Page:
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Kentucky Equine Humane Center: Rescuing and Rehabbing in the Bluegrass
Thursday, January 29, 2015

In 2007, when the economy was in the midst of a recession, a group of Central Kentucky equine advocates saw a need for an all breed equine rescue and rehabilitation organization. The group formed the Kentucky Equine Humane Center, a non-profit organization that provides care for horses surrendered by their owners or rescued from perilous situations within the State of Kentucky.

Located just outside of Lexington, the KyEHC maintains a herd of approximately 50 horses. Most equine residents have been surrendered by their owners due to financial difficulties, or have been abused, neglected or abandoned. Many horses at the KyEHC have been transported to the Center by individuals, or by various statewide animal control agencies or sheriff’s departments. As the only horse rescue in the central Kentucky area, and the only rescue to take horses of any breed or age, the KyEHC generally operates at capacity according to Executive Director Karen Gustin.

Gustin estimates that she receives approximately five phone calls per week from horse owners that state they can no longer provide care for their horses. “We will never turn away a horse in need however we must triage and prioritize on a case by case basis. If animal control has made a seizure or if we are notified of abandoned or emaciated horses, those cases can become priority.”

Although the KyEHC is an all breed rescue, due to their location in the heart of Thoroughbred country, their policy is to maintain a herd that is comprised of at least 50% Thoroughbreds at all times.

Some Thoroughbred residents arrive via the “surrender stall” program, a partnership of the KyEHC and all four of Kentucky’s racetracks. The surrender stall program allows horsemen to relinquish ownership of a horse without question. When a horse is placed in the surrender stall the KyEHC is notified by the track. Gustin says that while the surrender stall is a great safety net for at risk Thoroughbreds, fewer owners are utilizing this service than in the early years of the Center’s operation.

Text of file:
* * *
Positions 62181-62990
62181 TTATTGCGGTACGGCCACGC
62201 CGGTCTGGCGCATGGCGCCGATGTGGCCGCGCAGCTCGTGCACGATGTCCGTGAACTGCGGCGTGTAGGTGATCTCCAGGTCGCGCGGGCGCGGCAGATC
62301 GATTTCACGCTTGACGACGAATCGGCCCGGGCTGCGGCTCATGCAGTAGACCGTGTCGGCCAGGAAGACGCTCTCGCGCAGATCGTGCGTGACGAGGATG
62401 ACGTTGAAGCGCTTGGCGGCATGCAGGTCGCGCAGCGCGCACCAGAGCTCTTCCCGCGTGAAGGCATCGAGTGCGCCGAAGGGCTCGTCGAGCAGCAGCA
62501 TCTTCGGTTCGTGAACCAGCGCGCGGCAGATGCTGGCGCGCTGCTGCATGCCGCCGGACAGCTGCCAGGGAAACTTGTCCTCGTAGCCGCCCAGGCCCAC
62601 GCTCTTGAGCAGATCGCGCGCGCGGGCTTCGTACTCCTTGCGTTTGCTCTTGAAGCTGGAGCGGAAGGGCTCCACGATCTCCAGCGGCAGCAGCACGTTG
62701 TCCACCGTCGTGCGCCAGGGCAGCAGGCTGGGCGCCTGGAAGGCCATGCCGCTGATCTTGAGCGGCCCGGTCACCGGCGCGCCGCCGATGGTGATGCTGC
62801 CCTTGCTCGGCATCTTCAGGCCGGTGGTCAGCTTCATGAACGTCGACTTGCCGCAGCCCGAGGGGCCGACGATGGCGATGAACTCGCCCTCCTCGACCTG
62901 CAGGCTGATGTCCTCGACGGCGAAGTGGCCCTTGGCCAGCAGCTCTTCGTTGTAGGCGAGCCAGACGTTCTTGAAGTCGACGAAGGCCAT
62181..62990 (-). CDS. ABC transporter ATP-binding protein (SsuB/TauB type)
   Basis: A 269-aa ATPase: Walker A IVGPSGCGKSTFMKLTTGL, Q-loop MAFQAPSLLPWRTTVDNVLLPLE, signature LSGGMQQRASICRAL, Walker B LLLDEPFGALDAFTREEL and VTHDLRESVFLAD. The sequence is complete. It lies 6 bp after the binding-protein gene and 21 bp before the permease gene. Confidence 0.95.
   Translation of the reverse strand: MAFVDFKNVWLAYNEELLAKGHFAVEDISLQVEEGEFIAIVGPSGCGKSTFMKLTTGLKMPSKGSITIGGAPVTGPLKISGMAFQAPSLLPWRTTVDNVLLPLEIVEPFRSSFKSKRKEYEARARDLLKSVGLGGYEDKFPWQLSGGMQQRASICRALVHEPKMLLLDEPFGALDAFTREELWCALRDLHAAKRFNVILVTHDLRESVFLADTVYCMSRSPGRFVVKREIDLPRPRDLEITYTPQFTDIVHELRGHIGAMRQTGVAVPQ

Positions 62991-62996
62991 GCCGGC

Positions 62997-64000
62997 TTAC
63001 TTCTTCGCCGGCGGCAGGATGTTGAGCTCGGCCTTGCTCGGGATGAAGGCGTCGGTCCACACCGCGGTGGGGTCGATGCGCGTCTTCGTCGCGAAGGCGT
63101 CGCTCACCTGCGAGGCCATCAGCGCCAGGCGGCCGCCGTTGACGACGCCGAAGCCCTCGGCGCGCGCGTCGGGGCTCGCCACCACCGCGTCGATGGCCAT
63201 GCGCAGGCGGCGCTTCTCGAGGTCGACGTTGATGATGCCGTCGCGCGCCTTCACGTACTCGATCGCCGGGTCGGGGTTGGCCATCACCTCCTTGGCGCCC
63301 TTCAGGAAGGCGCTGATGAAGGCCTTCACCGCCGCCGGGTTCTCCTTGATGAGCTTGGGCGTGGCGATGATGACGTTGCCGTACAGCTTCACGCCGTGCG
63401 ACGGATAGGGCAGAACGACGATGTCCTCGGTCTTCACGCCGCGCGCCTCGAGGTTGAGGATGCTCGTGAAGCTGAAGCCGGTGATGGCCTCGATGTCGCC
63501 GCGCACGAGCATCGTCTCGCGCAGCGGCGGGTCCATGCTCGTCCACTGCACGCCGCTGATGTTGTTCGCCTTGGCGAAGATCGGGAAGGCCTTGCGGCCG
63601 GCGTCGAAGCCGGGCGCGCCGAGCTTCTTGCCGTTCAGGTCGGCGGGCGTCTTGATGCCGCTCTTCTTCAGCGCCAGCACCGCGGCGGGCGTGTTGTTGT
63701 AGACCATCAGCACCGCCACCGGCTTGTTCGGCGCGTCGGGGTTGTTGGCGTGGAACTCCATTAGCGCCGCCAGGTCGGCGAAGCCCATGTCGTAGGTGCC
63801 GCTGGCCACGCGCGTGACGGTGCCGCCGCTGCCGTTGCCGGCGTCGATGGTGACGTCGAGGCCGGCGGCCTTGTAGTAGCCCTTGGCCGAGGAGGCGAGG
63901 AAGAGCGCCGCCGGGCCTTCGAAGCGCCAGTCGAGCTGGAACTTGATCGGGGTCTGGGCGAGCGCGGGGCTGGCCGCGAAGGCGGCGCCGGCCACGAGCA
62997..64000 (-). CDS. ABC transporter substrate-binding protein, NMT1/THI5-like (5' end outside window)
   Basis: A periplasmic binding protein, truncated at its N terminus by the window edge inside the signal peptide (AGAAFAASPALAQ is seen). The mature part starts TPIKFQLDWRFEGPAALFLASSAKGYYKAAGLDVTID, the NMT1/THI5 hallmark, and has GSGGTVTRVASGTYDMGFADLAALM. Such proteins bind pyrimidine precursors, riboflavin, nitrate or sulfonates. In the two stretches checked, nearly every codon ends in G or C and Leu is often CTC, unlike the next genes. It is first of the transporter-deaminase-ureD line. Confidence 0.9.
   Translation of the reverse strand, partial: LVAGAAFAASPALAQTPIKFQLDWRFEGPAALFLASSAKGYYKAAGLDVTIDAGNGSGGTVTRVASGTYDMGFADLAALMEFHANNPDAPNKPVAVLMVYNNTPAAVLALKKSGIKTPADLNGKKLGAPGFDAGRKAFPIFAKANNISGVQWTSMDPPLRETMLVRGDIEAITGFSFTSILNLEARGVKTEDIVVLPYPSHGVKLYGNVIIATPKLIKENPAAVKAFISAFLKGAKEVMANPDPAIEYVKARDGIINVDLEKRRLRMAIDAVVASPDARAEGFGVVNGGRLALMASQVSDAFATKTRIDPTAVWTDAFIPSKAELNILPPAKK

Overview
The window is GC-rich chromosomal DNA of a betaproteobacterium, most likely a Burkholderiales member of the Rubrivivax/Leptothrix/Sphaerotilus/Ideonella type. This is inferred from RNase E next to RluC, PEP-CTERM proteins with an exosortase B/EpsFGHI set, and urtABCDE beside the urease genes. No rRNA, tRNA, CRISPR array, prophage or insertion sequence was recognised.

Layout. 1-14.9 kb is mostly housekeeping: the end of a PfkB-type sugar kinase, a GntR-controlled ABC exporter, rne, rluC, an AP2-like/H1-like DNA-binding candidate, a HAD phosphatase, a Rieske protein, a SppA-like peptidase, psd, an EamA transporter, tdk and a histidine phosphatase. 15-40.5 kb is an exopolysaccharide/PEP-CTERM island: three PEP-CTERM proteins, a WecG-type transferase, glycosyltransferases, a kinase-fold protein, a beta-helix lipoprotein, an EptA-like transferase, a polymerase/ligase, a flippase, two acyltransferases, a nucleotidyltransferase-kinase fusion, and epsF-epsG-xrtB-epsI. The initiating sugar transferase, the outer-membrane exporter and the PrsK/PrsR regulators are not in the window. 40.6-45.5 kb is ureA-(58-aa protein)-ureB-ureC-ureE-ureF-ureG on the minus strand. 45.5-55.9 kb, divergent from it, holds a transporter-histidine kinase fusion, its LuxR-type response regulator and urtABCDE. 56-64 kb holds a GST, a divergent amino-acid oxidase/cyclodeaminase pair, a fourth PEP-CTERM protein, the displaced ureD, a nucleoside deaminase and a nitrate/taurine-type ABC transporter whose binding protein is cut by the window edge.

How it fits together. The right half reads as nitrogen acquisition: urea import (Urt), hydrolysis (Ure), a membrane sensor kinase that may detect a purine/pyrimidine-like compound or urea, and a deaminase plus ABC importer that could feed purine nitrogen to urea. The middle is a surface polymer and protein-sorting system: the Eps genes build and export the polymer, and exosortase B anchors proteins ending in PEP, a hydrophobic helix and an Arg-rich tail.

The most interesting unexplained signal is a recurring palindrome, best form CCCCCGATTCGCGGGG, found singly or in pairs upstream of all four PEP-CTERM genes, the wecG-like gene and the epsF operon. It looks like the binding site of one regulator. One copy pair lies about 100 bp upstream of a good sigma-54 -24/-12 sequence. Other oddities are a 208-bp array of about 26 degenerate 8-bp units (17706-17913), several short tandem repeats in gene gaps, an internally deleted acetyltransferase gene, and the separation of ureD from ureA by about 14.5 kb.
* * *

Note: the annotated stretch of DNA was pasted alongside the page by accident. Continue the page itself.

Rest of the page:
All new residents at the KyEHC partake in a through in-take and evaluation process. All horses receive a physical exam by a licensed veterinarian within a day or two of their arrival. The exams include basic physical examinations, flexion tests and all necessary vaccinations, worming, hoof care and dental care. According to Gustin, approximately 95% of horses need some type of immediate medical attention upon arrival. Once a new resident has had a couple days to settle in they are introduced to and turned out with a group of horses on one of the several 20-acre pastures at the KyEHC. Depending on the need of the horse it will then enter a rehabilitation program or will begin a training program.

All horses at the KyEHC are available for adoption although some are suitable only as companion horses. Interested adopters must complete a through adoption application and screening process inclusive of references from a veterinarian and farrier. Interestingly, the KyEHC implants a microchip in all horses before they are adopted to aid in tracking and recovery of the horse, should it ever be necessary. All adopters are also required to sign an adoption contract agreeing that horses will never be bred, raced or sold at public auction. In 2014, 50 horses were adopted to locations throughout the U.S.

Like most non-profits, fundraising is a top priority for the KyEHC. The Center conducts two major fundraisers per year and augments the fundraisers with grants and smaller events throughout the year. Gustin acknowledges the challenges of fundraising but focuses on the support the KyEHC receives in stating, “we often hear about the bad side of horse ownership; the neglect and the abuse cases but there are a lot of people that are so giving of their time, talent and resources. It is humbling to see how much people care about horses and how kind people can be.”

It is this support from the equine community and the gratification of contributing to the rehabilitation of horses that drives Gustin, a former superintendant with the National Park Service, to continue. “I couldn’t ask for anything more…I have the best job in the world,” she said.

 For the last several years, the KyEHC has successfully met TCA’s extensive grant review process and often utilizes TCA’s grants for winter hay purchases. As grass becomes scarce in Central Kentucky the KyEHC often requires about 16 rolls of hay per week. TCA is pleased to support the KyEHC in their efforts.